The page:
Elizabeth Impson has watched the Twilight film series more than 10 times since the first film was released in 2008.
“I was definitely influenced by Twilight in my tastes,” says the 19-year-old, who is studying to be a high school history and English teacher at Macquarie University in Sydney.
Impson’s other artistic loves include the music of Taylor Swift and the Mary Shelley novel Frankenstein.
But what qualities enable a film or a book to transcend a particular era – to be timeless or “classic”? Critics and scholars say it’s often about an enduring relatability.
Impson was just seven years old when she saw that first Twilight film with her mother.
“The film became more relatable as I was going into high school,” she recalls, referring to the protagonist Bella Swan, who during the series navigates through high school and adolescence into adulthood.
Impson has grown up with a soft spot for cheesy romance and supernatural themes in entertainment. She loves Swift’s riffs on her exes, and during her Year 12 English classes sympathised with the lonely monster in Frankenstein.
Every year, films come and go, and songs and books are released, but very few stand out and make an impact on multiple generations.
Those creative works that endure do so regardless of transforming social contexts, demonstrating that although times may change, the ways we fundamentally think or feel do not.
Film critic Adam Ross believes a movie has the potential to be timeless or classic if the audience is able to relate to the emotions evoked and connect to a character’s story.
He points to films such as Gladiator and The Godfather, noting that while we may not be able to relate to settings of the Roman Colosseum or the Italian Mafia, we can empathise with the universal themes and concepts of family and betrayal.
For Adrien Gaerlan, a 19-year-old film student and short film director from western Sydney, specific elements make a movie memorable.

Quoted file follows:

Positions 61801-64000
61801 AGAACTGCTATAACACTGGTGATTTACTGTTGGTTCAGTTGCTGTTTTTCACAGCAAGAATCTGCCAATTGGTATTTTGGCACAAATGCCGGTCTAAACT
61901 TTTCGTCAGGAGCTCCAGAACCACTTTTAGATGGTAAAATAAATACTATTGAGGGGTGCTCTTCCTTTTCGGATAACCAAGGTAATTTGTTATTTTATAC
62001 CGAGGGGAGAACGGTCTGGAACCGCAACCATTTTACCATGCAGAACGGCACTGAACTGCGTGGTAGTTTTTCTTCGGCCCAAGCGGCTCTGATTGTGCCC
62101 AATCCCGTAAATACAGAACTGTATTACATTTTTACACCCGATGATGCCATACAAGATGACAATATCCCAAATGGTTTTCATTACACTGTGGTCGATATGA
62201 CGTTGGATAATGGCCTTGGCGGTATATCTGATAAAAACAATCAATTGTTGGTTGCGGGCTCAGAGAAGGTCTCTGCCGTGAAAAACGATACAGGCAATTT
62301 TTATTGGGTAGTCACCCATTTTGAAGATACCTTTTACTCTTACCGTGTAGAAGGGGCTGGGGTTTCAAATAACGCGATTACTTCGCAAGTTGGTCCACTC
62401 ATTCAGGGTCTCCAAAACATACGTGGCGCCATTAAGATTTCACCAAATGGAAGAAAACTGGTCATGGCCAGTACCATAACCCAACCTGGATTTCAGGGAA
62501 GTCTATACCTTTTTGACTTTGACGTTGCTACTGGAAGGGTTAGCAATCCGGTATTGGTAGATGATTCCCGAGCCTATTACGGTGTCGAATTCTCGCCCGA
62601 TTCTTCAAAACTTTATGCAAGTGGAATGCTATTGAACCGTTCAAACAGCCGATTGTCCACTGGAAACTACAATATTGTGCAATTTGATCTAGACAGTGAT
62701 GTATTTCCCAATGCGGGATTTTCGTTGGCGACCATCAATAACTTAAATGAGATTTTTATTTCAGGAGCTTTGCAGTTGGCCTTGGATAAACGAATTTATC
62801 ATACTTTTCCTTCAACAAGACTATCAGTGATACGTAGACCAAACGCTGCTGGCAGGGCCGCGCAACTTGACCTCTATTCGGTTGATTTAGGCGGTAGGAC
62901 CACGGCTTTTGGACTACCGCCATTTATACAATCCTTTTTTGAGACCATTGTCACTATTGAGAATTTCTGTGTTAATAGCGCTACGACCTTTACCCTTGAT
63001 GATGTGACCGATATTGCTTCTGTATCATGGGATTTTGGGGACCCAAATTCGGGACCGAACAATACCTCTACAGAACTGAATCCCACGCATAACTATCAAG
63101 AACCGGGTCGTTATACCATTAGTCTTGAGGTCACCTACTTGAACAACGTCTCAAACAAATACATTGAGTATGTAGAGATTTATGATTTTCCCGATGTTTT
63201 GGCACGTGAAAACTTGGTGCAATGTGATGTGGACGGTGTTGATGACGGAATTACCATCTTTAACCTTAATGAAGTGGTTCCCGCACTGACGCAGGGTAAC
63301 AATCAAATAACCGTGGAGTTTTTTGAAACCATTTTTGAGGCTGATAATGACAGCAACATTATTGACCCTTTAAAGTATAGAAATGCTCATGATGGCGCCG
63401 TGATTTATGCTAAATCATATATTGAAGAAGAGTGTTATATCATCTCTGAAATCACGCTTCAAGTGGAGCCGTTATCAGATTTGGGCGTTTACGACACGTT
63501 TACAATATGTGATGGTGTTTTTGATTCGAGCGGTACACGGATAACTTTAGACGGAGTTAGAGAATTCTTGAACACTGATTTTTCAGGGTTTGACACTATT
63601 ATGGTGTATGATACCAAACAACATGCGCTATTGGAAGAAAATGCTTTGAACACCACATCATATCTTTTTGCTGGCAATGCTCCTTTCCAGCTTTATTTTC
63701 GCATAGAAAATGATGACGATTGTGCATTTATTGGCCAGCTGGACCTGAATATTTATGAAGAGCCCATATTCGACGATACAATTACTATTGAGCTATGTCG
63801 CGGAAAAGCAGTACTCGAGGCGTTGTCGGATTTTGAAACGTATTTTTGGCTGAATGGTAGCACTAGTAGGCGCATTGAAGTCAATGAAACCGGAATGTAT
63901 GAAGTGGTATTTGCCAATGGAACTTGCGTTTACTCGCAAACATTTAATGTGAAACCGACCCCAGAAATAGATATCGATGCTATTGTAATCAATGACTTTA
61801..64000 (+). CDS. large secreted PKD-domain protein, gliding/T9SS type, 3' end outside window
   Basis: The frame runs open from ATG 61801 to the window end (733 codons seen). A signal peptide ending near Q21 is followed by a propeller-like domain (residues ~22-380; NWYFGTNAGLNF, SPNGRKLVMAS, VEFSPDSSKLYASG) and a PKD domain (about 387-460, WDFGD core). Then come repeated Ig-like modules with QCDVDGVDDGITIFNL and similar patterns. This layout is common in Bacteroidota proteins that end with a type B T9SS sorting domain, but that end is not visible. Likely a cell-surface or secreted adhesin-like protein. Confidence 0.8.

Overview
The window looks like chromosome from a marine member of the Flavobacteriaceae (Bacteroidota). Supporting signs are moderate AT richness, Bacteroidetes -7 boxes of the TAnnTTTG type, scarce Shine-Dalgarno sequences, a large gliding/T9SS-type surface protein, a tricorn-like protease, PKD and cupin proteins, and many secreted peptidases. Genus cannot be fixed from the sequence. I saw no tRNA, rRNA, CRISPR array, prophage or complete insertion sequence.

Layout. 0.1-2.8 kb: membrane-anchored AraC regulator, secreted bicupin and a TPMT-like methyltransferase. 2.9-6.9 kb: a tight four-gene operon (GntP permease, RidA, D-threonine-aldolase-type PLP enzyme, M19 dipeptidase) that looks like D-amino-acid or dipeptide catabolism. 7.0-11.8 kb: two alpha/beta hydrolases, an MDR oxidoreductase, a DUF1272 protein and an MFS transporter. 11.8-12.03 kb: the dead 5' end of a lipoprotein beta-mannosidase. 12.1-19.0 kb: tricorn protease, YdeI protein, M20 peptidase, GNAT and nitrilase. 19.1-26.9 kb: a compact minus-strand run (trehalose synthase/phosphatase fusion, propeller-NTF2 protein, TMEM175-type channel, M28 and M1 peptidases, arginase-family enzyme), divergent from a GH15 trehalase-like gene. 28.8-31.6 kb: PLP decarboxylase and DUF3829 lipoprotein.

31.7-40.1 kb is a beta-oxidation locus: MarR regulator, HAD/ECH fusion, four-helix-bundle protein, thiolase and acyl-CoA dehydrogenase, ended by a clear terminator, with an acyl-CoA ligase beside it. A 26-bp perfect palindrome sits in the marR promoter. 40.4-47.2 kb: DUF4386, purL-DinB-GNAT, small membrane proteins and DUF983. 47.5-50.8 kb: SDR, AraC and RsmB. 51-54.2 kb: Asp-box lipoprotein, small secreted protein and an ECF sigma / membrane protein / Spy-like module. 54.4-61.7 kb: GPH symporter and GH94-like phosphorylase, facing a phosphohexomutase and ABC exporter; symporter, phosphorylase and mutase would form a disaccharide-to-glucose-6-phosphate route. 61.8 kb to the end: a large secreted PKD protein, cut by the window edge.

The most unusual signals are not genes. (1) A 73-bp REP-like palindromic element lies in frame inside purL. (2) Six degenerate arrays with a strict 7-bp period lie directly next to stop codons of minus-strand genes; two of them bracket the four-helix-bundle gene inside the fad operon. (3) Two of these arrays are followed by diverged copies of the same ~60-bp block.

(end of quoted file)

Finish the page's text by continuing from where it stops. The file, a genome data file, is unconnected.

Giving the example of Citizen Kane, he says: “The reason many people considered it a classic is because of the technical aspects – cinematography, editing, camera angles – used in the film, which were unconventional at the time.”
Gaerlan himself explored these techniques in his most recent short film, Beyond the Dead.
While audience engagement is key, Ross believes that ultimately critics determine the longevity of a film, since”people won’t watch something unless they’ve heard about it”.
For Joana Medina, a 30-year-old English literature graduate, two things contribute to the timelessness of literature: “what is generally accepted by society” and “what individuals subjectively believe”.
A fan of the bildungsroman (coming-of-age novel) genre, Medina points to the Charlotte Brontë novel Jane Eyre as an example of literature’s potential to be timeless.
“Jane Eyre was published in the 19th century, a historical context where women were far more subservient,” she says.
“I believe Jane exercised a subtle sense of agency that may have been considered ‘rebellious’ during that time.”
Originally published in the 1860s, the Louisa May Alcott novel Little Women is enjoying a resurgence of interest thanks to the release last year of a new film, directed by Greta Gerwig.
This was the sixth film adaptation of the book – demonstrating the appeal of its universal themes to changing times and generations.
In her review of the 1994 adaptation, critic Lisa Schwartzbaum called it “such a graceful, unsentimental, well-made movie that it would be a damn pity if the thing languished because all the guys in town were blowing their bucks on Dumb and Dumber“.
Joe Morgenstern, film critic for the Wall Street Journal, wrote of the 2019 film: “The adaptation is faithful to its historical roots, yet it runs on contemporary energy.”
The different timings of the book and the successive films have acted as a catalyst for readers and audiences to talk about them through the prism of different social contexts.
Just like films and literature, songs are deemed classic or timeless largely as a result of their themes.
Even people not partial to country music would consider Dolly Parton’s 1974 song Jolene a classic.
Not everyone may have experienced a cheating scandal – but the wider themes of heartbreak, sadness, disappointment and desperation are something that everyone can relate to.
Every era has its own musical sound, whether techno, disco, RnB or hip hop. Among the lyrics that endure are those from artists such as the rebellious rap group Run DMC, or the iconic love melodies of Elton John.
With or without bells and whistles (literal or metaphorical), it is fundamental universal themes that give creative works a quality of timelessness and elevate them to the status of classics.